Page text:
What do we do with such a gift?  With which character do you best identify?  Could it be Lazarus, who does nothing but observes the scene?  How about Judas, who can’t seem to get past his earthly desires?  How about Martha, who once again is at the heart of preparing a meal for a bevy of guests?

For me, I would hope to be like Mary.  The one who fell at the feet of her Lord, and did nothing but worship.  Despite cost.  Despite what others may say.  Her heart and soul were with her Savior.

At the feet of Jesus.  What better place to be?  This is where a disciple is called to serve.  This is where hope and faith converge.

A Change of Perspective

As a pastor, I am faced with deadlines all of the time.  I have to submit my bulletin information on Monday, prepare the rough draft of my sermon by Wednesday (if I want to practice for Sunday), prepare newsletter articles, and the list continues.  I even find a little stress when writing my blog post each week.  All of the sudden, I find that I robbed myself of the joy of some of the most fulfilling parts of my work.  I am left with a sense of being a casualty to the demands of day to day living.  Where can I find satisfaction in looking at everything as a chore?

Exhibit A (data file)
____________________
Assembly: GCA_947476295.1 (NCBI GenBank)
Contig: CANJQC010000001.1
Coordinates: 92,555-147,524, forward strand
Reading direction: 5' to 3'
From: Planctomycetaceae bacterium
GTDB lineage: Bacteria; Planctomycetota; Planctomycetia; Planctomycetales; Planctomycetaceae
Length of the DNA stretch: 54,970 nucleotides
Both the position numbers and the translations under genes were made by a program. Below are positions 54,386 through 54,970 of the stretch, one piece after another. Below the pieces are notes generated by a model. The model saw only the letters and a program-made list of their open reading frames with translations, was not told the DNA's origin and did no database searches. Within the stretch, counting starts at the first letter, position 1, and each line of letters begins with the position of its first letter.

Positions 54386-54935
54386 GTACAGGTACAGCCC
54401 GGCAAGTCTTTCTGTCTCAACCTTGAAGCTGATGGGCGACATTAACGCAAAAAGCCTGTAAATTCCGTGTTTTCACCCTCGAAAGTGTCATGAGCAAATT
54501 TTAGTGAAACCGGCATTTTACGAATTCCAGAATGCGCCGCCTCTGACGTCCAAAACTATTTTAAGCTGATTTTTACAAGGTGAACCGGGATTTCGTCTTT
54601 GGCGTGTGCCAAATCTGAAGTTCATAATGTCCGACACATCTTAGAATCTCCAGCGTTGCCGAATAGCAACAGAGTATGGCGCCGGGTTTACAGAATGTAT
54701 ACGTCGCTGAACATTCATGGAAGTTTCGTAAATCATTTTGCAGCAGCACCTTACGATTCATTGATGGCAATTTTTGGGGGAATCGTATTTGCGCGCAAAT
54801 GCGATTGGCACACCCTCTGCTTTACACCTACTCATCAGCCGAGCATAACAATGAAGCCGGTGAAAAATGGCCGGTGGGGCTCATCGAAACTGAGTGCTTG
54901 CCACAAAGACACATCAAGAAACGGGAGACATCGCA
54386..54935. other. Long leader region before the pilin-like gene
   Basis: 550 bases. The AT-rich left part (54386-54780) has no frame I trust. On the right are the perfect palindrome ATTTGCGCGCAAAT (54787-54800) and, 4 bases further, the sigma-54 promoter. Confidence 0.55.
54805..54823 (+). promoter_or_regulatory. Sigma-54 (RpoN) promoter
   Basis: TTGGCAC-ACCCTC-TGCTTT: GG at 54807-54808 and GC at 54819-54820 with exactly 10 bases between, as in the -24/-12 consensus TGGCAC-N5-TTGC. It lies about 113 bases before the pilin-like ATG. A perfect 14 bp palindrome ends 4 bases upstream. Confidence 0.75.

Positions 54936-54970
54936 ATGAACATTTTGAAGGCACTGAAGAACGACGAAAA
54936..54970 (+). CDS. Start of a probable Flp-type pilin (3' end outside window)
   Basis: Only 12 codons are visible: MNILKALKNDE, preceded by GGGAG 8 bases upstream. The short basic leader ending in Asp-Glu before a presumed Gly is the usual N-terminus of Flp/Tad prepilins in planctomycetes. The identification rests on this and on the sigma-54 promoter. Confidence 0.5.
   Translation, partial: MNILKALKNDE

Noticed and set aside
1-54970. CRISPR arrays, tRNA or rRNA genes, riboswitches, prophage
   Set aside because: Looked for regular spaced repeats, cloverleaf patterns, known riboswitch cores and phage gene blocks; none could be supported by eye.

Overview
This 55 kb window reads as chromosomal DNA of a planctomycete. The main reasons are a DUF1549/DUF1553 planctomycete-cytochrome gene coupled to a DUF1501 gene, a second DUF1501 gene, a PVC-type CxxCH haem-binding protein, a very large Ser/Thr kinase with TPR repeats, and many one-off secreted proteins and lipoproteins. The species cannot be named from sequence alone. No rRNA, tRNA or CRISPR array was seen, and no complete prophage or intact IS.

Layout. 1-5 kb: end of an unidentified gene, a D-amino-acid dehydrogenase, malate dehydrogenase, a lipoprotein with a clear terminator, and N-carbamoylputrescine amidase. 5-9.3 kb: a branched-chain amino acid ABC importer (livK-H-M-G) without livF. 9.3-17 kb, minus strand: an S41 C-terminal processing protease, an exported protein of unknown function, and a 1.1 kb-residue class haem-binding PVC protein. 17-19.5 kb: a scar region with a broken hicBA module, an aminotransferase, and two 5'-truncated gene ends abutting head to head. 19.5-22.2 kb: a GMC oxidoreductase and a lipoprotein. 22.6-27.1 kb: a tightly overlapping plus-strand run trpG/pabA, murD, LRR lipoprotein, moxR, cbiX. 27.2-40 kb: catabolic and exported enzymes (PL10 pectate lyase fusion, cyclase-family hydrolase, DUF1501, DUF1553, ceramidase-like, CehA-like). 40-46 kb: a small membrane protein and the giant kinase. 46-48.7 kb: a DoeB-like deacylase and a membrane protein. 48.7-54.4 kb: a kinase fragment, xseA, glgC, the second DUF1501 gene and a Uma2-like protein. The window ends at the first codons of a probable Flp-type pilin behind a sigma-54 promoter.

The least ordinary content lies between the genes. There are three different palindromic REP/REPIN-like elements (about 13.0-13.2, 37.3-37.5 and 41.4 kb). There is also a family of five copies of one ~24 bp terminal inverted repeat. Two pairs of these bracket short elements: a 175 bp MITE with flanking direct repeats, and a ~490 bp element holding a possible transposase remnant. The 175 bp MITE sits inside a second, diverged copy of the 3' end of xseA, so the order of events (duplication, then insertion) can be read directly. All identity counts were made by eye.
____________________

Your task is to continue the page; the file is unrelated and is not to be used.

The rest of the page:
When I find myself overwhelmed, I take a moment, and simply stop what I am doing.  I remind myself that there is joy to be found in even the most ordinary and routine of duties.  Preparing the bulletin for the next Sunday, allows me to begin the process of focusing on our next day of celebrating the resurrected Christ.  I set my sights on the next project, the next time that I will stand before my congregation and lead my fellow believers in the liturgy of a Sunday morning.  And this preparation includes writing, insights into the Biblical text, and how our narratives merge together with the sacred writings of an ancient people.  Contentment is found in the process, the journey to another feast day.